Can anyone help me to program standard deviation? Here is the instructions for this program:

Write a program that takes as input five integers and outputs the mean and standard deviation of the numbers. If the numbers are val1, val2, val3, val4 and val5, the mean = (val1 + val2 + val3 + val4 + val5) / 5. The standard deviation is:

deviation =

Your program must contain at least the following functions: a function that gets one number from the user (this will be called 5 times), a function that calculates and returns the mean, and a function that calculates and returns the standard deviation.

## All 12 Replies

You need to post some code, so that we can help you.

I don't know where to begin

``````#include <iostream>

int main()
{
//declare the variables like this
int val1;//this is type "int" because it will be an integer
float deviation=0.0;//this is float because it will not be an integer
//then you need to ask for them to the user
cout<<"asking message";//cout imputs in screen what is in the " "
cin>>val1;//cin takes in what the user tiped
//here after you get all the data do the operation
//then another cout of the result
return 0;
}``````

This is as much help i can give you, the rest you should get from your teacher

This is not an assignment, I am just reading the book to see how hard programming is before I decide to take a course this fall.

o well either way the best way to learn is to try to do it why dont you try to make the program with what i gave you, shouldn't be that hard

Hello Poncho4all,

Here is the code I have so far, but I need to know how to calculate the standard deviation? Thanks...

``````#include <iostream>
using namespace std;

int main()
{
system("color 4");
int value1, value2, value3, value4, value5;
int sum=0, mean;

cout << "This program will take 5 inputed integers and outputs the mean and"
" standard deviation of the numbers. \n";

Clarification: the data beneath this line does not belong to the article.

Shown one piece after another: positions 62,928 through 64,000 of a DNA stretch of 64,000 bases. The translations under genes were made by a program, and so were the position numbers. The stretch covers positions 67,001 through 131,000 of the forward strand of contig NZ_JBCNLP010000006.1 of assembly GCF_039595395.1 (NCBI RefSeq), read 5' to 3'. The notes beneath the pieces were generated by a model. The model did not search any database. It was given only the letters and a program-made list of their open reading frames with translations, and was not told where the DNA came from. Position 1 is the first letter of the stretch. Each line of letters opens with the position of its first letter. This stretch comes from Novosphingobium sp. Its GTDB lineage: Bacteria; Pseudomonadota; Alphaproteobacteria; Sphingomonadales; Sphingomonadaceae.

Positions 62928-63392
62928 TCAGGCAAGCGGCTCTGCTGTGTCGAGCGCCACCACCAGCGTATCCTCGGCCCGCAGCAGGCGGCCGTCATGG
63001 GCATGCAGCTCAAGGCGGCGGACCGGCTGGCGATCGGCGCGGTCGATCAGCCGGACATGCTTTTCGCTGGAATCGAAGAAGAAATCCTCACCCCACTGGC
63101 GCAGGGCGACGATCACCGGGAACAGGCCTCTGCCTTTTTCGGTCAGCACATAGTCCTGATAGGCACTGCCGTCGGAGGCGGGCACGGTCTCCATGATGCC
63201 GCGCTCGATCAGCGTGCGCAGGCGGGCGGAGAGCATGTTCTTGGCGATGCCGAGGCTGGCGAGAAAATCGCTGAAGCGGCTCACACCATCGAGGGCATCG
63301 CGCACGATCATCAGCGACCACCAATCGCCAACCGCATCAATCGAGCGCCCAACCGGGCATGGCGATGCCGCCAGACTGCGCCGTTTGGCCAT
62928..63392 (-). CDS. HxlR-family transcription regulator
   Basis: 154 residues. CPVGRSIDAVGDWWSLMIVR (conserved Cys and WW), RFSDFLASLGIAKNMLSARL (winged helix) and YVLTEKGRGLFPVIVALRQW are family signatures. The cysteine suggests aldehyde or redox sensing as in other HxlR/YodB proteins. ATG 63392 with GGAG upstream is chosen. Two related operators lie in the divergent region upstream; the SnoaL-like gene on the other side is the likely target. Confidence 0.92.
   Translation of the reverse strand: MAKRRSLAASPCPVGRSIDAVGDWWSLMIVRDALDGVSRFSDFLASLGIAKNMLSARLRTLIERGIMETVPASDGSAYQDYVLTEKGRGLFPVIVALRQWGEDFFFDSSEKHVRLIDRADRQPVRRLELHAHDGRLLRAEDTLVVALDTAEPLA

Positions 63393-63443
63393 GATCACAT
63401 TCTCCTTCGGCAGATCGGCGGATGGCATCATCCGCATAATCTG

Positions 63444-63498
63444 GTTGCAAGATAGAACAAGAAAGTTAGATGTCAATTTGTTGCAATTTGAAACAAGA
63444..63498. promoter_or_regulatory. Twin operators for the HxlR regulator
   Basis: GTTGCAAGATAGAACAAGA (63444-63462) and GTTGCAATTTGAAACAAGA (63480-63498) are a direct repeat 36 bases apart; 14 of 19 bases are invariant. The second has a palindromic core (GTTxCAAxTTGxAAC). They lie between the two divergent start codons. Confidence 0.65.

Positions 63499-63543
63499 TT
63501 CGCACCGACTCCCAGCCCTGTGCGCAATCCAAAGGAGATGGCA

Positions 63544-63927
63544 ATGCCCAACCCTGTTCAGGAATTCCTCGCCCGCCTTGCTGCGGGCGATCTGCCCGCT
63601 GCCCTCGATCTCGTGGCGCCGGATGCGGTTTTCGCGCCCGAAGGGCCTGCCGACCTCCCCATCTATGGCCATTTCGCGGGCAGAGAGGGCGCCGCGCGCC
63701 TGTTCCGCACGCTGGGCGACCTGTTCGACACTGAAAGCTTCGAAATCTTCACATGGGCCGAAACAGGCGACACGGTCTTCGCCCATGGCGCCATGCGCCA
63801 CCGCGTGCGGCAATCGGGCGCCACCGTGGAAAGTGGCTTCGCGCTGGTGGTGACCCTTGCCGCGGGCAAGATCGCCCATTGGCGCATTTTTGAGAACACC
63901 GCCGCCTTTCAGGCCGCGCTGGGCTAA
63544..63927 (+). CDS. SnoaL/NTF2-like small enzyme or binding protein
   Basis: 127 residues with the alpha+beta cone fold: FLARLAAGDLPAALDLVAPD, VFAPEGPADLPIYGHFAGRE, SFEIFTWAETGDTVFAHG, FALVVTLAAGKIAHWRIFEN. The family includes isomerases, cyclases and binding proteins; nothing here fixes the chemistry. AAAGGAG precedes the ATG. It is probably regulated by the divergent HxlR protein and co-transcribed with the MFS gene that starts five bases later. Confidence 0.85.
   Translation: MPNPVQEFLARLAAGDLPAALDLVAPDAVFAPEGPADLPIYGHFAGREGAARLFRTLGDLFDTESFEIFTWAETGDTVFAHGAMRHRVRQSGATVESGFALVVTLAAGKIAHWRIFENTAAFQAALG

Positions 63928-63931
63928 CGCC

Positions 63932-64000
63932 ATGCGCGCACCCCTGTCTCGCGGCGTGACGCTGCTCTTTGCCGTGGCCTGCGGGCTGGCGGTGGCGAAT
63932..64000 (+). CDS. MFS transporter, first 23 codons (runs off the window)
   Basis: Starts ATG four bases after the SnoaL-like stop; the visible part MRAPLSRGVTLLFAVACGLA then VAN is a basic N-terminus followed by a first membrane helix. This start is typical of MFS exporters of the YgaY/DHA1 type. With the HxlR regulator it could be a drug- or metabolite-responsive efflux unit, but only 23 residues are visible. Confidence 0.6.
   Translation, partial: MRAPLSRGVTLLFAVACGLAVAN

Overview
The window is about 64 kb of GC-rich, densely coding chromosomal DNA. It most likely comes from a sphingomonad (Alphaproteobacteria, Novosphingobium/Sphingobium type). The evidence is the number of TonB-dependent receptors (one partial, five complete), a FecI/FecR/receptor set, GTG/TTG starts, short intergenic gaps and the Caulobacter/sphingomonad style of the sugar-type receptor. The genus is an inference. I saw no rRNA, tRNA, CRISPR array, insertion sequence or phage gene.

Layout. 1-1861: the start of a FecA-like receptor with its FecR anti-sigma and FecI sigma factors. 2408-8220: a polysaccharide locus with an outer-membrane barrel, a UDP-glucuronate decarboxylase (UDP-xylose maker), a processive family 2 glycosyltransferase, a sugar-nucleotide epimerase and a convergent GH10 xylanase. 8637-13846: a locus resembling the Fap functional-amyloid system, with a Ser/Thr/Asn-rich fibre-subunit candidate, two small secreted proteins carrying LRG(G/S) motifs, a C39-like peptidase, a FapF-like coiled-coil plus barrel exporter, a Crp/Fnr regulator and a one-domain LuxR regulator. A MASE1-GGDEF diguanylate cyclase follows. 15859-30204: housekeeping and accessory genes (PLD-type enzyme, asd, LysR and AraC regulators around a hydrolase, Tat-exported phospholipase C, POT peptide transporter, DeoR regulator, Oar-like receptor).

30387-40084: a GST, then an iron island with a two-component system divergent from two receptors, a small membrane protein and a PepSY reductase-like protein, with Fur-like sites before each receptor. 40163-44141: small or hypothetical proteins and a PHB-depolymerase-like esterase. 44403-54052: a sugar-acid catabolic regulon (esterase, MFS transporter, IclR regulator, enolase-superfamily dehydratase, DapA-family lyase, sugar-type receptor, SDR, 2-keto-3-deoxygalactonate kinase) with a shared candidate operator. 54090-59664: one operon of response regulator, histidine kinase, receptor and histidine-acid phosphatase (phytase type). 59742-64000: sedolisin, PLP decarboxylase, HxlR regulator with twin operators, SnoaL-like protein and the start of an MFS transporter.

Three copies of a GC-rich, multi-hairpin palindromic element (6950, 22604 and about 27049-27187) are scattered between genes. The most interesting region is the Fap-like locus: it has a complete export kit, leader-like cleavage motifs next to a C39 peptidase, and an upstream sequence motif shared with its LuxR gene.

cout << "Enter value1 = ";
cin >> value1;

cout << "Enter value2 = ";
cin >> value2;

cout << "Enter value3 = ";
cin >> value3;

cout << "Enter value4 = ";
cin >> value4;

cout << "Enter value5 = ";
cin >> value5;

sum += value1 + value2 + value3 + value4 + value5;
mean = (double) sum /5;

cout << "The mean is: " << mean << endl << endl;

system ("pause");
return 0;
}``````

I'm not sure what you mean by deviation?
I thought it was something like a average since its a sum and then divided into the amount of numbers that where sumed.

ok now back to the code:

``````#include <iostream>

using namespace std;

int main()
{
int sum,val;
float mean;
sum=0;                 //initializes sum in 0 so it doesn't get trash
cout<<"Enter the values: "<<endl;
for(int i=0;(i<5);i++)                   //used a loop called for because its easier and //its cleaner
{                 //the loop is also a good thing to learn beacuse you  //can implement your program with just changing one variable
cout<<"Value "<<(i+1)<<" : ";
cin>>val;                    //gets the value on each time the loop comes
tot+=val;//the the += is valid because tot is gonna be all the values
//on your program it could be only = beacuse each val enters at //the same time
}
mean=(float)sum/5;         //this was a great way of focing the //variable
cout<<"The mean is: "<<mean<<endl;
system("pause");
return 0;
}``````

I hope this actually helps you and not confuse you

I need to know how to calculate the standard deviation?

Do you know what the standard deviation is and how to calculate it on paper? The standard deviation of a set shows how the items in the set are dispersed. If the standard deviation is low, the items tend toward the mean, and if the standard deviation is high, the items are all over the place.

You calculate the standard deviation by finding the mean, then subtracting the mean and squaring the result for each item to create a new set. The square root of the average of the new set is the standard deviation:

``````// code intentionally advanced to deter cheaters
#include <algorithm>